Saturday, June 12, 2010

Believing in Magic:The Psychology of Superstition

Believing in Magic is a good read on superstitions and why people believe in them. This book has an introduction to some Psychology content. Stuart A Vyse describes baseball players and their superstitions to start off the first chapter. Also described are what types of superstitions different people believe across cultures, how they learned these beliefs, the maintenance of superstition, mental disorders that can justify superstitions, and what all people can do to teach critical and irrational thinking to change such beliefs. Personal superstitions are lucky clothes, hats, numbers, colors, objects, and routines.

This book goes on to describe superstitions in sports, college students, gamblers, politics, and so many other highly intelligent people who think quite irrationally. ESP and ghosts, which are prevalent in our class discussions, are also found in this book. Vyse lets his reader know that coincidence is psychologically powerful. Coincidence can be seen by many as magical but he assures you that occurrences in life are merely random.

My favorite part of the book is when Vyse told a story when Senator Pell, the creator of the Pell Grants program, invited Uri Geller to Washington to promote human potential research. Senator Pell had Uri demonstrate his "powers" for the congressional representatives. We learned in class Uri Geller is a fraud in chapter three. Senator Pell's superstitions went on when he wrote a letter to the Secretary of Defense Richard Cheney with concerns that the word "Simone" was heard when speeches were played backwards. Apparently this word could be a code word that could possibly be not good for national interest. We learned about subliminal tapes in chapter five. Senator Pell is a intelligent man but with irrational thoughts.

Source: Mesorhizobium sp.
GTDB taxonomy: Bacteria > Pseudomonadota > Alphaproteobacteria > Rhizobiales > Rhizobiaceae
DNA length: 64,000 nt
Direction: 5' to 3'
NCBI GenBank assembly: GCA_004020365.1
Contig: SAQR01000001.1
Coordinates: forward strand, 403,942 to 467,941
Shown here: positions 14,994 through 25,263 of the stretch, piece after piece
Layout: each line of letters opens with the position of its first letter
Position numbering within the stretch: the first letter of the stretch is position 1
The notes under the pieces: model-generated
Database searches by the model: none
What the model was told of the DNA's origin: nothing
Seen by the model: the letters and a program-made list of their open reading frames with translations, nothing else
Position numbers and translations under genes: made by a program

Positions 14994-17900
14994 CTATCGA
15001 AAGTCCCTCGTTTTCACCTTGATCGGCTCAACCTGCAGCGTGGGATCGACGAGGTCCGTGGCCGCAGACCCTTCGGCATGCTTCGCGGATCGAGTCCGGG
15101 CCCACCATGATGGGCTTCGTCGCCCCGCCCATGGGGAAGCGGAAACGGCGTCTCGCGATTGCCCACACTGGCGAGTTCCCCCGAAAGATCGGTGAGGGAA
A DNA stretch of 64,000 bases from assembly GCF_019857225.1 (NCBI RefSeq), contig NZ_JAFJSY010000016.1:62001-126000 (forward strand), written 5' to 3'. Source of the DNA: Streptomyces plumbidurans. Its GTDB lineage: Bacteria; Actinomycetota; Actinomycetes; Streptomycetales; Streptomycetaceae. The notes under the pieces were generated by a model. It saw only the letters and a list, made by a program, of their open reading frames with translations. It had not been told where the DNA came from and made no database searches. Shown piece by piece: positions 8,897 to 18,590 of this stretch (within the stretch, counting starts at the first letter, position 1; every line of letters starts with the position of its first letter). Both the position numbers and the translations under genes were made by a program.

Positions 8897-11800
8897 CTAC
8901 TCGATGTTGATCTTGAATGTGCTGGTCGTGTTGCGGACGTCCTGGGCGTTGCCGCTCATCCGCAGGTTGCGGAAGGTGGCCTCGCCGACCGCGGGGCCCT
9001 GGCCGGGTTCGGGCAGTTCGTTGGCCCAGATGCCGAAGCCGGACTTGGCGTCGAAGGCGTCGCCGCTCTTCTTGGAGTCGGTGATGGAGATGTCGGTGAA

According to Believing in Magic, things that we can do about superstition is to promote science education, teach children rational decisions before they become irrational thinking adults, improve the public image of scientists, and above all spread critical thinking. If it can not be proved or disproved then there is no science to it. In other words it is Pseudoscience.

Here are just a few examples of superstitions that baseball players have.

No comments:

Post a Comment